It would be absurd to appraise a man's worth by the race to which he belongs and at the same time to make war against the Marxist principle, that all men are equal, without being determined to pursue our own principle to its ultimate consequences. If we admit the significance of blood, that is to say, if we recognize the race as the fundamental element on which all life is based, we shall have to apply to the individual the logical consequences of this principle. In general I must estimate the worth of nations differently, on the basis of the different races from which they spring, and I must also differentiate in estimating the worth of the individual within his own race. The principle, that one people is not the same as another, applies also to the individual members of a national community. No one brain, for instance, is equal to another; because the constituent elements belonging to the same blood vary in a thousand subtle details, though they are fundamentally of the same quality.
The first consequence of this fact is comparatively simple. It demands that those elements within the folk-community which show the best racial qualities ought to be encouraged more than the others and especially they should be encouraged to increase and multiply.
This task is comparatively simple because it can be recognized and carried out almost mechanically. It is much more difficult to select from among a whole multitude of people all those who actually possess the highest intellectual and spiritual characteristics and assign them to that sphere of influence which not only corresponds to their outstanding talents but in which their activities will above all things be of benefit to the nation. This selection according to capacity and efficiency cannot be effected in a mechanical way. It is a work which can be accomplished only through the permanent struggle of everyday life itself.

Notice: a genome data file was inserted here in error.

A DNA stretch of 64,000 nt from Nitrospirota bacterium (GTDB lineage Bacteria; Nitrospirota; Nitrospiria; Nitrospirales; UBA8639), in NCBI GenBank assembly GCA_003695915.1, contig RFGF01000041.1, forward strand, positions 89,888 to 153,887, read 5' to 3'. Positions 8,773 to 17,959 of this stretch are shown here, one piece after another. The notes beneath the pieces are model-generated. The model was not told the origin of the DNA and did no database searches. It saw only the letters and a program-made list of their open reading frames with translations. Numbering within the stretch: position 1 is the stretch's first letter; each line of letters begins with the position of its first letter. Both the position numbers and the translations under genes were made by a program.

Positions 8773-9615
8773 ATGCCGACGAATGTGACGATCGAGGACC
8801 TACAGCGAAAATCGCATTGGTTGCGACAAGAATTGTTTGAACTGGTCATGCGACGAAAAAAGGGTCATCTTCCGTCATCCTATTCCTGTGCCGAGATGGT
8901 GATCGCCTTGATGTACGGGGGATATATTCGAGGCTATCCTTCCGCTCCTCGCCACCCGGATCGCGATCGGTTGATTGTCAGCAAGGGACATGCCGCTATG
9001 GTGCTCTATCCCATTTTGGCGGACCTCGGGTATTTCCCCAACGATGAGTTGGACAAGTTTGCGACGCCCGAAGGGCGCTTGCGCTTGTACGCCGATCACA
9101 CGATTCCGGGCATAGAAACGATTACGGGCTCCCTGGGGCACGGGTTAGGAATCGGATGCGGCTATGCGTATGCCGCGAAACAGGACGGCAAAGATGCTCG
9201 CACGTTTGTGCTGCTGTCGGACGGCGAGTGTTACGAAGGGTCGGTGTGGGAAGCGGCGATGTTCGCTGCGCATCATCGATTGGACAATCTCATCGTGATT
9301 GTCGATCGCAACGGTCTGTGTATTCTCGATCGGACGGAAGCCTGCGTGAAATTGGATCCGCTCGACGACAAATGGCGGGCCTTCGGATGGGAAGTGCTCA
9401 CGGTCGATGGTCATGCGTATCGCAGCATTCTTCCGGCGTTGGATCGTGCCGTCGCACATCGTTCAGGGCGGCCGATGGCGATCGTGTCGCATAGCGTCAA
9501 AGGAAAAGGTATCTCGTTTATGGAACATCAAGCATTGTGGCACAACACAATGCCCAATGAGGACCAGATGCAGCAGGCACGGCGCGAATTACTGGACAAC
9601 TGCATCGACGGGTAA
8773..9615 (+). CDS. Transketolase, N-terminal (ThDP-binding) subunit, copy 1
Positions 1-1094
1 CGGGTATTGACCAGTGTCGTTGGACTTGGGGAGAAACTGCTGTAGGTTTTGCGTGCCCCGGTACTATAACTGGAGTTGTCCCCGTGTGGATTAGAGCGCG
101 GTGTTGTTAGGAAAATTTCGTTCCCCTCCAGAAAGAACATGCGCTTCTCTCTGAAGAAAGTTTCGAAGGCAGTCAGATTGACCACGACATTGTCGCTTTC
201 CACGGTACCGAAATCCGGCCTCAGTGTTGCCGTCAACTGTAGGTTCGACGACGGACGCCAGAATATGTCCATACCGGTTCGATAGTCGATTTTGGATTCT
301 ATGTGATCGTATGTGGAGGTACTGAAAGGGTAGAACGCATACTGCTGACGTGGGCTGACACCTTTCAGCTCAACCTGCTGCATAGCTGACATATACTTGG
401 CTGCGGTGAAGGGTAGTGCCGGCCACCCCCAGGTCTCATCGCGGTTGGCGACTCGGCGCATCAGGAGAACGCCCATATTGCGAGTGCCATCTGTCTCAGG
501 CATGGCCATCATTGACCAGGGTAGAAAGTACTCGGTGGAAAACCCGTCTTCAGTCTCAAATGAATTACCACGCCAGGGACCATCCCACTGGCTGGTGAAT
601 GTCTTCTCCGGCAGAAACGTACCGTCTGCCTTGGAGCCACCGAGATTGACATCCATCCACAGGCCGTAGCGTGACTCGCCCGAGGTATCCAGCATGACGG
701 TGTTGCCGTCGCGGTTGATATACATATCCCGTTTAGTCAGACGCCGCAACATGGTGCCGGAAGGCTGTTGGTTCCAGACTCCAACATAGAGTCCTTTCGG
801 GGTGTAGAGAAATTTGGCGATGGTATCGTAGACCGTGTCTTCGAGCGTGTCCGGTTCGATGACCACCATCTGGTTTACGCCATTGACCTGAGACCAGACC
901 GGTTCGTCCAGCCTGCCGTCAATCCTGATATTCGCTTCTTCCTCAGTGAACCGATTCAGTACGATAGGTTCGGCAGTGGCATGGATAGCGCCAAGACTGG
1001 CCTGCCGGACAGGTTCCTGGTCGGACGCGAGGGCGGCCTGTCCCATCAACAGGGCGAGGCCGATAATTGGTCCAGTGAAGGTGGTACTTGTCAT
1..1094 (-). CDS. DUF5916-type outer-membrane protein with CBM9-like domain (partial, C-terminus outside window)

From My Struggle, by an obscure Austrian painter.
Eric Olsen updates the script for the 21st Century:
Many people wish the subject of race would go away. But wishing doesn't make it so. We have been told for some time now that race is a "biologically meaningless" concept. A report last week in the NY Times asserts that isn't so:
[. . .] It seems clear to me that if there are identifiable genetic differences between groups, then race does exist as a biological concept:
[. . .] So race exists at the genetic level: it is a real biological concept. What does this mean for human relations?
[. . .] The key would appear to accept objective differences between groups without yielding to the temptation to stigmatize "difference" as inherently inferior - a tall order for hearts and heads alike.
That's the last paragraph. Before that, he writes:
Surely the ideology expressed by Islamofascists and Palestinian terrorists is hopelessly anti-Semitic and racist. . .
The audio for last weekend's This American Life is up at their site. There's a short -- not interview, really, no questioner interrupts her -- a young Israeli woman speaks about the people she technically shares a country with. I'd like to say I found it chilling, or shocking, or even just disappointing.
Not much point feigning reactions for rhetorical effect, though. I leave that to others.
I don't think they realize how they sound to anyone who doesn't think like them, and they refuse to acknowledge the possibility that any reasonable person could disagree. So any objections are, by definition, unreasonable, irrational or just plain incoherent.
Well, I wish all sides the very best of luck in their Holy Crusade to eradicate the Hated, Evil Enemy, and look forward to meeting you in the enlightened paradise you're so passionately committed to building on this earth.
Not that there's room for the likes of me any of your paradises, but maybe I can get a temp job somewhere.
Update 8/7: Quote/link from Eric Olsen, not Alterman, as I'd previously written. The latter does the Altercation blog at MSNBC. Odd mistake, given their diametrically opposed political views, and that in Minnesota you can't fling a cat without hitting someone named some variant of Olsen.
Look, I'll prove it to you. Where's a cat?